Sunday, May 28, 2017

Sears ends era in South Pinellas County



The Sears retail store and Auto center at the Tyrone May is in the final stages of demolition.


St. Petersburg, Fl
Opinion by: E. Eugene Webb PhD
Author: In Search of Robin


As this store comes down Sears is left with only an Outlet/service center at 4600 Park Street North and a Clearance center in Pinellas Park at 5251 110th Ave.

The Tyrone Store was built in 1968 prior to the construction of the Tyrone Mall. Sears also had a large retail store on 9th Street in downtown St. Petersburg for decades.

I worked for Sears at the Tyrone location in sales and management. At the high point the Tyrone Store employed about 700 full and part-time people. I managed several retail divisions in the store and the Service Department at the Auto Center for a couple of years.

During those years, Sears was a great place to work. Outstanding benefits and a profit-sharing  program that pretty much paid for the house I live in today.

I studied for my MBA, and my daughter got her Bachelor's and MBA while I was working for the company.

Sears had great products: Kenmore Appliances, Craftsman Tools, Die hard Batteries, Road Handler Tires and Roebuck jeans you could not wear out. Warranties and service were the best in the retail business.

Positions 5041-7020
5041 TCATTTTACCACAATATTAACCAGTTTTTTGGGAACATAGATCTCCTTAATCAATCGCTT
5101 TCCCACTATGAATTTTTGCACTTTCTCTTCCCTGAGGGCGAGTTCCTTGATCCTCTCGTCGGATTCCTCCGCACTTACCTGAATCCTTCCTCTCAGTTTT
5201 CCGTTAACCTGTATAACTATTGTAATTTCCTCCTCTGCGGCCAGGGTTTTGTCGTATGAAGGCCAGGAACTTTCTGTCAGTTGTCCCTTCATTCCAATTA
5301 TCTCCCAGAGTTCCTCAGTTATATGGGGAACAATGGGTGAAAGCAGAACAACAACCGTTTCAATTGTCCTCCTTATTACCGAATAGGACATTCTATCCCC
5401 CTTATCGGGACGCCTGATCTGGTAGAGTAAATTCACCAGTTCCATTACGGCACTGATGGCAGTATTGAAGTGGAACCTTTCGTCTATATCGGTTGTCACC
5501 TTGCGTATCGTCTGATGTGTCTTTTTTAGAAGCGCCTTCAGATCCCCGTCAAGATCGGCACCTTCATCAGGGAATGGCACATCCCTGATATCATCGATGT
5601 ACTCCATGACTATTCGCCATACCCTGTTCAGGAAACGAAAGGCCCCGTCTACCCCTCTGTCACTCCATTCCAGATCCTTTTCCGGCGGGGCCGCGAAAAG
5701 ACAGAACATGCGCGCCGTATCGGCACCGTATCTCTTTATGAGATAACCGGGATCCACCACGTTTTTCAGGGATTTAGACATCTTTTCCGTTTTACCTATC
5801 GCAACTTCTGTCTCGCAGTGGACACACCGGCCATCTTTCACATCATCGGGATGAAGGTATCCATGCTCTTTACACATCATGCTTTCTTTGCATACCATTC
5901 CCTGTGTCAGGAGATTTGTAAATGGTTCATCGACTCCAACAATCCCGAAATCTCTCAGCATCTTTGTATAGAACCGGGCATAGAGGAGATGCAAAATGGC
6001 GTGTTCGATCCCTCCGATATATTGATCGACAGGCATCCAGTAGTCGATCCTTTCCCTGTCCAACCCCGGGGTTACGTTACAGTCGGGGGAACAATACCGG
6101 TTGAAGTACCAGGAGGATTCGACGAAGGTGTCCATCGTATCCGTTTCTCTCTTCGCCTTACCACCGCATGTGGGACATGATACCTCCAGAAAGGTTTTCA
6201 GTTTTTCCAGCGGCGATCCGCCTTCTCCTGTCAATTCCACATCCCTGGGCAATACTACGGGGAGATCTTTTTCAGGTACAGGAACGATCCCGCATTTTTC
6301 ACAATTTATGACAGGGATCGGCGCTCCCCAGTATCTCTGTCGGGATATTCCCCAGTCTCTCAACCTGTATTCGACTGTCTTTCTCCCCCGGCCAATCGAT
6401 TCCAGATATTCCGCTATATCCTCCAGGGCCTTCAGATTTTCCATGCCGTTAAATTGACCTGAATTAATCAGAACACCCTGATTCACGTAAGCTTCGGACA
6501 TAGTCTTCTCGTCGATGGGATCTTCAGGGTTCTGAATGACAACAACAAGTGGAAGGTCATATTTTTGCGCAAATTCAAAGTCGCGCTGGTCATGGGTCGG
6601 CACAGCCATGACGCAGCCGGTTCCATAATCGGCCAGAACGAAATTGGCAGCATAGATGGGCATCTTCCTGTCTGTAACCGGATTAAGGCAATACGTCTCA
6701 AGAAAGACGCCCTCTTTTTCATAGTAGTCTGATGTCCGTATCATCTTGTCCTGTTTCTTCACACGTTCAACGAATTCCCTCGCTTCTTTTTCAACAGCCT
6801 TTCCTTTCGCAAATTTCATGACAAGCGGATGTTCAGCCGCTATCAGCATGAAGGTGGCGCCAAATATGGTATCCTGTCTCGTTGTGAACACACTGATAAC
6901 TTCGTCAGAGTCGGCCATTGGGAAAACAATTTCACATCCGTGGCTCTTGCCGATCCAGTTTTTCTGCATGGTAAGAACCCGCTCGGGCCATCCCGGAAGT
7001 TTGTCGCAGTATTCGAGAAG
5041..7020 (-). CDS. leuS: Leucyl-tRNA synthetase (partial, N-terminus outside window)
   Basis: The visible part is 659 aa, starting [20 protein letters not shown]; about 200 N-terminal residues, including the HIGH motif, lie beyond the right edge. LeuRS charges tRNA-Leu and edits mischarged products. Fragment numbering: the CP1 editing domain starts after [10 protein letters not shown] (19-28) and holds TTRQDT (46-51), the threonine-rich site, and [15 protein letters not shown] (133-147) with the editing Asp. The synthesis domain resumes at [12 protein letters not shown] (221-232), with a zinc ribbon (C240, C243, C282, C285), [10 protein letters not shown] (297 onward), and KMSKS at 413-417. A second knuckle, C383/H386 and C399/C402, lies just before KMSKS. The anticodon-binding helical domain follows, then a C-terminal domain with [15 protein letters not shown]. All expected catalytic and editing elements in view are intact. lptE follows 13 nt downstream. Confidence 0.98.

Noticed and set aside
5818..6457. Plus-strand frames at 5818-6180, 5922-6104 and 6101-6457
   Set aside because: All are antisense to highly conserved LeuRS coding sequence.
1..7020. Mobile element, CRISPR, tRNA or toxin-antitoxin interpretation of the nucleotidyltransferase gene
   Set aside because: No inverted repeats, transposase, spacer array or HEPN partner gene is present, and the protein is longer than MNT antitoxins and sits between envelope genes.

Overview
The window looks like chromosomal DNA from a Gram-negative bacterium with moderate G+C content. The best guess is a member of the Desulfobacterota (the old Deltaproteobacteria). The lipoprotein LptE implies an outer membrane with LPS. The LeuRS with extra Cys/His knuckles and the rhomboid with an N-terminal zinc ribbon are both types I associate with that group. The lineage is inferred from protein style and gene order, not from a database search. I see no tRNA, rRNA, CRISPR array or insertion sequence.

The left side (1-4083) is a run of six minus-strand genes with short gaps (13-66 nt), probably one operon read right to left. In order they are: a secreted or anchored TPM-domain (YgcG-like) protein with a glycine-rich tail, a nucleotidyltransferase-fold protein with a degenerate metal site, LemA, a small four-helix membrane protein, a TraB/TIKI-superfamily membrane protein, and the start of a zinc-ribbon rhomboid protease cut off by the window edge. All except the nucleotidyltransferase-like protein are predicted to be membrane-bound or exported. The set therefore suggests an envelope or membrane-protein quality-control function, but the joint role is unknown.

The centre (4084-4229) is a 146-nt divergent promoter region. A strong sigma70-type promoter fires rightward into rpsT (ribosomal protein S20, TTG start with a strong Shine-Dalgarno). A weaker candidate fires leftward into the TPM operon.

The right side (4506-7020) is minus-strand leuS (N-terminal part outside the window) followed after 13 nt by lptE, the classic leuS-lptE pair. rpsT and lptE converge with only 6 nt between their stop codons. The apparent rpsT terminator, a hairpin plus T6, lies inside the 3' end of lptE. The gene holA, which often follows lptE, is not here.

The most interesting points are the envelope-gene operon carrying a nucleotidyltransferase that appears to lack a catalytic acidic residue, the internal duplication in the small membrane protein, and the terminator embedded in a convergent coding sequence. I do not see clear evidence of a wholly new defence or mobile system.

Sears had an outstanding employee-training program, and employees were encouraged to be entrepreneurs as they ran their divisions.

Hardly a day passed in my career after I left Sears that I did not use something I learned in those training sessions.

What Happened to Sears?

There are many theories. Some blame the sale of Sears to Sears Holdings, others say the company was stuck in an old retail model; some think top management just lost interest in the retail business and thought it would be easier to make money selling Allstate Insurance and investments than moving all of those goods around and trying to sell them.

All I know is the company was good to my family and me. I still get a smile when my retirement check from Sears shows up each month. It's more about the memories than the money.